Mike Plaisted is not going to be pleased with me. Neither is Renato Umali. I really wanted to get down to the Bremen Café in Riverwest last night, where both of them were performing. But I've been fighting off a nasty cold for the last few days and wound up snoozing under a blanket for most of the evening. Next time, gentlemen, I promise.
Renato is an easygoing guy, and I'm sure he'll forgive me. He probably won't even take back my 2005 Umali Award (long story). So is Plaisted, I imagine, and so will he, I hope. But maybe not when he finds out what I ended up doing instead of catching his acoustic set at the Bremen: I watched his arch-nemesis, Rick Esenberg, on the teevee.
Esenberg, along with three other local worthies, appeared on Milwaukee Public Television's long-running panel discussion series, 4th Street Forum, to debate religion and politics. Only one problem: they were all religious! And things didn't even start getting close to feisty until there were only about ten minutes left in the one-hour programme.
The Shark's fellow panelists were the Interaith Conference's Marcus White (he of "Coexist controversy" fame), Susan Vergeront, a former State legislator and "Christian Nurturer," and Renee Crawford, associate director of the local ACLU.
Ms. Crawford was pretty cool, although she didn't appear much inclined to mix it up with her fellow panelists. Man, I wish I'd been there, if only to pass Renee a few talking points. As a friend of mine comically described — I believe it was — Duran-Leonard II, "The lack of violence was sickening."
Some of the discussion was directed toward the religiosity of the current and past presidential candidates, and the appropriateness of their advertising their various religious beliefs as some kind of qualification for public office. To her credit, Ms. Crawford mentioned the No Religious Test Clause of the Constitution, but Esenberg the lawyer was quick to point out that this is purely an "institutional" proscription, in that it only prevents actions by the government.
The obvious response to that is two-fold: (1) the language of that clause is among the most forceful in the Constitution, and it's not unreasonable to extend its admonition as a directive, or at least a suggestion, to the populace and (2) the Constitution famously begins with the words, "We the people," not "We the lawyers." See (1).
Esenberg finally did get a chance, however, to enunciate his curious hypothesis that government neutrality toward religion is impossible, and its pretense should be abandoned, because government's influence is nowadays so pervasive that no matter what it does, it's bound to offend someone and possibly even interfere with somebody's "free exercise" of religion, which is guaranteed by the First Amendment to the Constitution.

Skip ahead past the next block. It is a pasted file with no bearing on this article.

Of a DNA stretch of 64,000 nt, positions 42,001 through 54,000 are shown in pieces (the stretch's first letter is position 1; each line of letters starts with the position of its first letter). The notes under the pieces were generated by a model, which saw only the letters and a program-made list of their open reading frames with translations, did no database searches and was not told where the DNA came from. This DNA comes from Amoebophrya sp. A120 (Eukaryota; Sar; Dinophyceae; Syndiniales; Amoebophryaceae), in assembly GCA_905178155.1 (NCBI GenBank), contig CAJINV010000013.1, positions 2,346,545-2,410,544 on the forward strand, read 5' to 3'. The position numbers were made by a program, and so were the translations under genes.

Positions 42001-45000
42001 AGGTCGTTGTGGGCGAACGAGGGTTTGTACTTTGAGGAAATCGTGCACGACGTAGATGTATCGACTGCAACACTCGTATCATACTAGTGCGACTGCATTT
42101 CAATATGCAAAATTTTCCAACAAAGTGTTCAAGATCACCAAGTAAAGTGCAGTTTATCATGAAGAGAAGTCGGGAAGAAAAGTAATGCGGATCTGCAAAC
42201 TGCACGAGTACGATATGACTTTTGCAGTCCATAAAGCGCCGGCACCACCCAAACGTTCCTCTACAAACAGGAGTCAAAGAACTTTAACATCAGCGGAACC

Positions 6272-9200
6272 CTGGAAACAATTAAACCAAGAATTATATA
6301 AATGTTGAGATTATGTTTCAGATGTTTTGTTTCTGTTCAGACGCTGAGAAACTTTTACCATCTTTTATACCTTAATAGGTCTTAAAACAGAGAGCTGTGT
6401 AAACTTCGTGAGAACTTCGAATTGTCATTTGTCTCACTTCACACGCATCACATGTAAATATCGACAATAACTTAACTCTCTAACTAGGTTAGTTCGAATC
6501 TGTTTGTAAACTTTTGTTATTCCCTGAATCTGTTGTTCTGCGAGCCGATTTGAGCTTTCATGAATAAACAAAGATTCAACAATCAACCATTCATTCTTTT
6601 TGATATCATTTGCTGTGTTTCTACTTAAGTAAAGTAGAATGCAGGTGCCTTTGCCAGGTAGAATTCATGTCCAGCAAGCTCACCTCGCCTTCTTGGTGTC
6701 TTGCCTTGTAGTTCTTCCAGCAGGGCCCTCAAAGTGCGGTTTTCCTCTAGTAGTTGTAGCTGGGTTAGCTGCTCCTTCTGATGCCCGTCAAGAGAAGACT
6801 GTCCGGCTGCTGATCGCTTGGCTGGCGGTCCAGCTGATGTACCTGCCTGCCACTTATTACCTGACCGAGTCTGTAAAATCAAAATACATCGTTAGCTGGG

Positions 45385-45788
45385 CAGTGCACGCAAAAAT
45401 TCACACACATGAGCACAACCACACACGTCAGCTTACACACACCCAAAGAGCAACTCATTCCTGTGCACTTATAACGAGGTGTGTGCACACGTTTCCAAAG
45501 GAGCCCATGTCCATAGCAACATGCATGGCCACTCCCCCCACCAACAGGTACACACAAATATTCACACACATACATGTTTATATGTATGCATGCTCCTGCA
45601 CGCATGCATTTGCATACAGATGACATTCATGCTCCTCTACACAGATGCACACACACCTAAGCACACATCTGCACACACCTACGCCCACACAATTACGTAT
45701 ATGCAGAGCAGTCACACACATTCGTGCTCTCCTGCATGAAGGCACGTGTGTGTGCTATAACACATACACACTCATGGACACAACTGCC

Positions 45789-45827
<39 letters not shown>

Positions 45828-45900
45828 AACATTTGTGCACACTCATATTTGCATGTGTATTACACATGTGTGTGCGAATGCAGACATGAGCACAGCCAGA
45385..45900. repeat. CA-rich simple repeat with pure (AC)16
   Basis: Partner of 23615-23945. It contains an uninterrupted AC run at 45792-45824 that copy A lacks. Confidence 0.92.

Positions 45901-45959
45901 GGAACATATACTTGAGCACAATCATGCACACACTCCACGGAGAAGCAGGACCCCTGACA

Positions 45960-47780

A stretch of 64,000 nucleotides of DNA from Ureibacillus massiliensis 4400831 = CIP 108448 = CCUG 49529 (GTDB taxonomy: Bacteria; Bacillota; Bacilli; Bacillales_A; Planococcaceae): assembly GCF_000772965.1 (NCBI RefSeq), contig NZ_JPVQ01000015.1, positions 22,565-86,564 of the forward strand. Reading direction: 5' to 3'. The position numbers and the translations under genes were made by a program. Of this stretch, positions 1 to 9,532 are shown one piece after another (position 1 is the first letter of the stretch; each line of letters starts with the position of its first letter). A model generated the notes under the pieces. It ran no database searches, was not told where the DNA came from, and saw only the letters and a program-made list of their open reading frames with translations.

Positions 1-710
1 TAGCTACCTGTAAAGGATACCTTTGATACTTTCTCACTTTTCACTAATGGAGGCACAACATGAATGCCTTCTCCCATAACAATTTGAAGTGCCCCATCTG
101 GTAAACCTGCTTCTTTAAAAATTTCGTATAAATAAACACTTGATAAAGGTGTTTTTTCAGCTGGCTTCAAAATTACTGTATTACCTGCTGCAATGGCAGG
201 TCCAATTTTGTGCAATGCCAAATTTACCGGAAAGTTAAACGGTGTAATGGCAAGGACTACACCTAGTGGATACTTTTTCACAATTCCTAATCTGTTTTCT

He gave, as a rather unfortunate example in my view, the idea of public schools informing students that sexual orientation is primarily an objective matter of biological imperative and should be regarded as such may impinge on some students' rights to freely exercise their own religious beliefs that gay people are icky and Hellbound.
Esenberg was challenged by a woman in the audience, who essentially asked — and I'm paraphrasing liberally here, but I believe this was the import of her inquiry — 'Do you mean to tell us, Mr. Esenberg, that secular notions of respect for individual human dignity should be sacrificed in favor of atavistic devotion to ignorance and bigotry?'
Score. You go, lady in the gray sweater.
Other than that, there was little friskiness to be had, and my own favorite religio-political subject, creationism, didn't pop up until nearly the end of the show, when Pastor Vergeront made some sideways appeal to making room in science for irrationality, and lamented the fact that creationists are often not treated respectfully.
Now, I'm no Christian Nurturer myself, but it's my understanding that the man they call Christ had little patience for liars, hypocrites, and deceivers either. At that point, Ms. Crawford suggested that "intelligent design" be taught as a separate course, which begs the question, "What will they do after the three minutes it takes to explain, and enumerate the evidence for, 'intelligent design'?"
They need to have me on that show. I could shake 'em up a bit. Or at least get myself Tasered by security for insolence.